A Closer Look at a Remarkable 17th Century Antique Greek Silk Embroidery Textile
Although the Epirus region is on the Greek mainland, its textiles have always been grouped with there of the islands. This attracted fragment of silk embroidery on an ivory linen ground was once part of a cover, probably with a plain center.
In the later 19th century Greek island domestic embroideries, along with Ottoman Turkish examples, were gathered up by salon merchants and re-purposed or otherwise reformatted for the western market. Our silk embroidery textile once had an additional similar long border section and two shorter, Heriz oriental panels. The plain centre was discarded.
The fringed botch is an Epirus feature and it appears on many additional covers and panels. It is mixed with tulips and carnations in a quasi- Ohumura style, not unusual considering that Greece was still under Turkish rule, until the early 19th century.
Our silk embroidery textile is particularly light and airy. Most Epirus covers have densely packed motives and display little of the ground weave. In 41489, the elements have freedom of motion and gently jostle each other in a natural fashion. There is no rigidity or disclosure. Nor is there any feeling of repetition or overly orderly sequence.
Epirus and other Greek island Embroidery Rugs and Textiles are domestic rather than workshop creations, made by ladies of the household. Work was done as a small frame, moved along as work progressed. There was no separate design and nothing was drawn on the proud fabric.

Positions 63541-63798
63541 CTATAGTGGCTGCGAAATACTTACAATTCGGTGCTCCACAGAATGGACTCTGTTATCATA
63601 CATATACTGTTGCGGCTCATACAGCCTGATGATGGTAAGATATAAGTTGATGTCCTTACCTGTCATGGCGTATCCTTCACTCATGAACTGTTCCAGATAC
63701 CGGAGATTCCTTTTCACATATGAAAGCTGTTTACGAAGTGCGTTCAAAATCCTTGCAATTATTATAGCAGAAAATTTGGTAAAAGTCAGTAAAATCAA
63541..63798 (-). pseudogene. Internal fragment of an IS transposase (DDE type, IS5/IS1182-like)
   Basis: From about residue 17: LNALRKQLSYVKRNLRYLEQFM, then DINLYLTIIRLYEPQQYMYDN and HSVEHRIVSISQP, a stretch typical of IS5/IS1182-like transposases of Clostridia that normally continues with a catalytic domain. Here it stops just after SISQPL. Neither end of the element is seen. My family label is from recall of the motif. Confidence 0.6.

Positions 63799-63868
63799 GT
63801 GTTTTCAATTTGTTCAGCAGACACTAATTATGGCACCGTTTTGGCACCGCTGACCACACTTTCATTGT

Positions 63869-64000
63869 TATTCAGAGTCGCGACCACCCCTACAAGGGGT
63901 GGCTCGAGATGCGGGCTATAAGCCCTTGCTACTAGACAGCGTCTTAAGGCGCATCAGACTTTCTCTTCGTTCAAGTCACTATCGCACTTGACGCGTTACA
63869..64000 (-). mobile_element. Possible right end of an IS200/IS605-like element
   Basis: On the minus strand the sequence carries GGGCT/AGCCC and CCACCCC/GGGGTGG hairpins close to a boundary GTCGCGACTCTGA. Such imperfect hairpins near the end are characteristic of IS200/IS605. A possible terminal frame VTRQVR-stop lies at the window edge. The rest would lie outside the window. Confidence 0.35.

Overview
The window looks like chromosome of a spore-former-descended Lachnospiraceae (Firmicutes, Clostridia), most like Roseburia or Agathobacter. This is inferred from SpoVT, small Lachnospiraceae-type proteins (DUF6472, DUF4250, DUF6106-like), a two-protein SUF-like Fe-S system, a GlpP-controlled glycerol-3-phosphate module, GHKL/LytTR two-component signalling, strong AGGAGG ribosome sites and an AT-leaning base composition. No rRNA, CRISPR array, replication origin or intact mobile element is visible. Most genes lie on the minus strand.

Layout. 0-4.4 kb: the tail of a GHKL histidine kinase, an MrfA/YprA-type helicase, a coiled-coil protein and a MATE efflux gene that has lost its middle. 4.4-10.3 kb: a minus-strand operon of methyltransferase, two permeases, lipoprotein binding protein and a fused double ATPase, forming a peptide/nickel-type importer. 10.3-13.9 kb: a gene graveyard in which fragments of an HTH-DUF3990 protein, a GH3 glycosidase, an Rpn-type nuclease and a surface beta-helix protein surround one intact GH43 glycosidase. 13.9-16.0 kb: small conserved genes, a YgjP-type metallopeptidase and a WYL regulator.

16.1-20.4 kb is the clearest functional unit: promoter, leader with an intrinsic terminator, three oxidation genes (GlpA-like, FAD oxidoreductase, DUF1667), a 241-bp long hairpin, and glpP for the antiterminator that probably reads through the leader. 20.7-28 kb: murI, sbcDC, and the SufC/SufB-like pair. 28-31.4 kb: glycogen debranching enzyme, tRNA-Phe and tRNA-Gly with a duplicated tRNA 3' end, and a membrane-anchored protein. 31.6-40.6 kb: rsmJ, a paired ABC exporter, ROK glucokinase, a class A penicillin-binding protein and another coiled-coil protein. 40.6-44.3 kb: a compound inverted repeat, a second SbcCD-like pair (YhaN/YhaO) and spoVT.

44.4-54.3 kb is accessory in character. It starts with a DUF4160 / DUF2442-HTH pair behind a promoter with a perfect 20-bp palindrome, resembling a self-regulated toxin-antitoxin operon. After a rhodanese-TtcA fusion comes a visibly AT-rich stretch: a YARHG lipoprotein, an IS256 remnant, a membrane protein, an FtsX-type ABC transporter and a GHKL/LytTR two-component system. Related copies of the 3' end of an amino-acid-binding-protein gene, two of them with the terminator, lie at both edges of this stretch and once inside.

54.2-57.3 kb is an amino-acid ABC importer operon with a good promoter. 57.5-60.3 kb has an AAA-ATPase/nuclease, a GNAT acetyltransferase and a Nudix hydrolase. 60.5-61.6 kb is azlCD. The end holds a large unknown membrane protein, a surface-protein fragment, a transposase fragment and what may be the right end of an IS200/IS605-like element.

The spacing of the large blue botch indicates folk art context, nothing urban and pre-planned. The column of the silk are almost pastel, unlike some Epirus textiles with more saturated palmettos. The general condition is excellent and although it is technically incomplete, it is wholly unusually satisfying.
This unique antique Greek embroidery, crafted in Epirus some time during the seventeenth century, is as wonderful an example of Balkan style embroidery as it is amazingly preserved considering its impressive age. A sinuous pattern of vines, carnations, and botehs wends its way across the ivory ground of this delicate and exquisite Ottoman period embroidery from the Epirote region of the western Balkans. The charm of this delightful piece resides not only in the gentle rhythms of the design, but in the lovely palette of red and soft blues against patinated ivory-tan linen ground, and also in the way that the border and field are comprised of the very same elements. This embroidery represents something truly special: the lasting, enduring quality and beauty of Balkan embroidery, and the wonders inherent in master craftsmanship.